Northern Eagles look to another exciting school year

By Terry Lusty

(ANNews) – What lies in store for the 2016-17 students, many of whom are Aboriginal, at Belvedere Elementary School, part of the Edmonton Public School Board in northeast Edmonton?

At the beginning of last year, the school principal, James Cottrell, was struck by an idea. It centered around the fact that there’s recently been a lot of attention on ‘reconciliation,’ especially in relation to Indian residential school survivors.

And so, with the aid of educational assistant, Lisa Arnston, he got together a group of upper elementary students and created the Northern Eagles. Towards the conclusion of the 2015 -16 school year the staff and students who made up the Northern Eagles met as one, worked as one and came away with a much better idea about and empathy for the Aboriginal community, particularly in terms of Indian residential school history.

The Northern Eagles researched, discussed and listened to visiting survivors’ stories. By the time June of 2016 rolled around the group had grown – in knowledge, understanding, acceptance, respectfulness and reconciliation.

Belvedere Elementary School students with Principal James Cottrell. Photo by Terry Lusty

Belvedere Elementary School students with Principal James Cottrell. Photo by Terry Lusty

Indeed, Cottrell’s vision of choosing the federal government’s apology to Indian residential school survivors as a stepping stone and subject area for study managed to ignite the interest of the group. For the young students and school staff alike it opened up a whole new world of what the past life of Indian residential school survivors was like. With the help of Arnston, Cottrell and parents of students as well as community members such as Rick Lightning, Gordon Gladue, Jenna Weber (First Nation consultant), artist Mike Wells and others, the project progressed.

Students were excited with the undertaking and proud to be a part of it, especially in the planning and development stages and the creation of a shadowbox model that portrayed an Aboriginal village with a river running through it, a canoe on its waters, sweetgrass, sage, a tipi, drum and a sweat lodge. It truly sparked the interests of the students. They were very enthusiastic with the concept of the shadowbox, said Cottrell. “They created a vision of the story they would tell.”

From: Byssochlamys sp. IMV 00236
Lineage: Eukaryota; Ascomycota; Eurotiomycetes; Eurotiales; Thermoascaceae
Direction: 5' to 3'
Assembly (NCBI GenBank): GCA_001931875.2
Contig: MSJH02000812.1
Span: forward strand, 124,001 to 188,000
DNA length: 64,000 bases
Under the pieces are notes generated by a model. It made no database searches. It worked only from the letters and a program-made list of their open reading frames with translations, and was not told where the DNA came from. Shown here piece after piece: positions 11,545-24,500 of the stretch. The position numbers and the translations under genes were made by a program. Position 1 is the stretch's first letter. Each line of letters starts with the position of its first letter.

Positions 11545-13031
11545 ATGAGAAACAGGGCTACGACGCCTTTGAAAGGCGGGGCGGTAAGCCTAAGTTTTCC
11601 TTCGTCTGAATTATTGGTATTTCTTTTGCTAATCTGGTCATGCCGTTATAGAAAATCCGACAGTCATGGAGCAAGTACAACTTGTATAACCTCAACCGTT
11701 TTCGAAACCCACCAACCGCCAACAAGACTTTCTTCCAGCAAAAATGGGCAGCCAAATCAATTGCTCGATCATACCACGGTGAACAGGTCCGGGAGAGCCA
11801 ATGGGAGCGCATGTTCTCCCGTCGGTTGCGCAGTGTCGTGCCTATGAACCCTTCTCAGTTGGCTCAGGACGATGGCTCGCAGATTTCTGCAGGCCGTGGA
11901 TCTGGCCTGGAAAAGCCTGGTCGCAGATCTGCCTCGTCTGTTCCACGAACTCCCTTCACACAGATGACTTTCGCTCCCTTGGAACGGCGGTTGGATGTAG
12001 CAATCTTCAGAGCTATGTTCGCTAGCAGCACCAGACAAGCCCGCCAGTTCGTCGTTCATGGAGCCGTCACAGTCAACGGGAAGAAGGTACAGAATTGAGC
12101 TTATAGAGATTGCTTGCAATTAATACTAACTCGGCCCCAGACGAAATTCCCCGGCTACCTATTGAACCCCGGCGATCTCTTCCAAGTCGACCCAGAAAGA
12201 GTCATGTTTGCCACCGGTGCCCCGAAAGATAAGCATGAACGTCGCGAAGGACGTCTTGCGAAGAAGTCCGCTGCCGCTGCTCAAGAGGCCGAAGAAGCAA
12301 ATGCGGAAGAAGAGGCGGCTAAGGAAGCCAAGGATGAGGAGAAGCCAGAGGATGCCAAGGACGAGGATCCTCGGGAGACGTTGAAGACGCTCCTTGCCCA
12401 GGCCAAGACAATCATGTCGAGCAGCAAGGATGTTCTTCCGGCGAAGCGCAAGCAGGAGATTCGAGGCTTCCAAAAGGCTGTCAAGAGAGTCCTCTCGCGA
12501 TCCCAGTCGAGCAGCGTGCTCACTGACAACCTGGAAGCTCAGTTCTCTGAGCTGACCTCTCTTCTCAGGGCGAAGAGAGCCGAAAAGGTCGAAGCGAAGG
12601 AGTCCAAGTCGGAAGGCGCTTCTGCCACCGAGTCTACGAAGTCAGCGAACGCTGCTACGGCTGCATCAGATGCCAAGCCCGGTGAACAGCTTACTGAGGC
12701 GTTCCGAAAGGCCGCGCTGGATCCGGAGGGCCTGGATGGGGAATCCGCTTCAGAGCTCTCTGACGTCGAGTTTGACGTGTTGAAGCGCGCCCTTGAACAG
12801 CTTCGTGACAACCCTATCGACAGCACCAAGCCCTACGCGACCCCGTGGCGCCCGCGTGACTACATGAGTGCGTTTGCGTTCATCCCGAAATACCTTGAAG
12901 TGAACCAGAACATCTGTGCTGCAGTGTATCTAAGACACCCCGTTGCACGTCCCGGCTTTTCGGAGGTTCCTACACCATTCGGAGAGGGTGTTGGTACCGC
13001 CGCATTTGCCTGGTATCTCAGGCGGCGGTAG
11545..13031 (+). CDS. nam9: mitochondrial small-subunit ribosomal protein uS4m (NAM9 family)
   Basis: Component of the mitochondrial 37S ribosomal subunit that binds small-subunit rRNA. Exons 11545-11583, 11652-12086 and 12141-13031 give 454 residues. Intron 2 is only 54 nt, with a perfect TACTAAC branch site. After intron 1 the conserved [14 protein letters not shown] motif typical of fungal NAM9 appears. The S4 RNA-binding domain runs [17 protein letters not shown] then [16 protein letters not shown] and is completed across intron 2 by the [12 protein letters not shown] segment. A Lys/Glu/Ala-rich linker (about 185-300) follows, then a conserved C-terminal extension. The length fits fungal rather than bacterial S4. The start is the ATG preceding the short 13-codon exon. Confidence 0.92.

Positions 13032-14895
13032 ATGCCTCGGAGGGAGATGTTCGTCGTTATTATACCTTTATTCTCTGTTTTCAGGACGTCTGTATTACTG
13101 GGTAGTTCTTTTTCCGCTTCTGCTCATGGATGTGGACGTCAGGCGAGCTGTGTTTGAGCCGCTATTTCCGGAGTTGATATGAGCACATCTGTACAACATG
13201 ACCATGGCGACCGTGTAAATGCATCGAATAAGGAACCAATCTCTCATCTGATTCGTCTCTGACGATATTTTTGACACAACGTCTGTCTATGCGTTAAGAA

But students were not only excited about the project and participated in its creation, they also learned while on that journey. As part of the project they learned money management because they had to purchase materials to create the objects for inclusion in the shadowbox. And, they felt “the power of buying stuff for it.”

They learned other things too. For example, the inclusion of a drum involved research about drums and they loved the teachings provided by outside speakers who visited the Northern Eagles at their group meetings. They also researched and learned about the “historic role the river played” in daily Aboriginal life.

Cottrell explained that he sees a lot of value in these programs and said he will most likely implement a similar one in the present school year. Over the past year, Cottrell witnessed his students’ “connection to their history, their exposure to real people affected by the apology and the connection the kids had with their own families.”

Elaborating on the government’s apology as a subject of study, Cottrell pointed out that, “It’s easy to put it (a copy of the apology) up (on a wall), but I saw it as an opportunity to introduce situations that are very current.”

It also opened doors for others to learn, understand and participate. It allowed other students, their families and other teachers “to look at how we respond to it and take ownership of it.”

His own teaching staff made “a commitment to use a Native theme,” Cottrell explained. “One teacher did a math project and it went over very well.”

Other schools, like M. E. Lazerte and Londonderry have connected with Jessica Sanderson, a Native liaison with the Edmonton Public Schools, to possibly adopt similar programming in their schools.

The interest is increasing. Ideally, others will follow suit and fire up similar initiatives that will further educate the public-at-large, as well as students and parents, and inspire them to learn and reconcile in producing a positive future in which Aboriginals and non-Aboriginals live, work and play – in harmony. It’s about nurturing and getting along together.

That said, one should not forget how and where it all started – for some at the grass roots level – with our younger generation of students, students in schools like Belvedere Elementary School.




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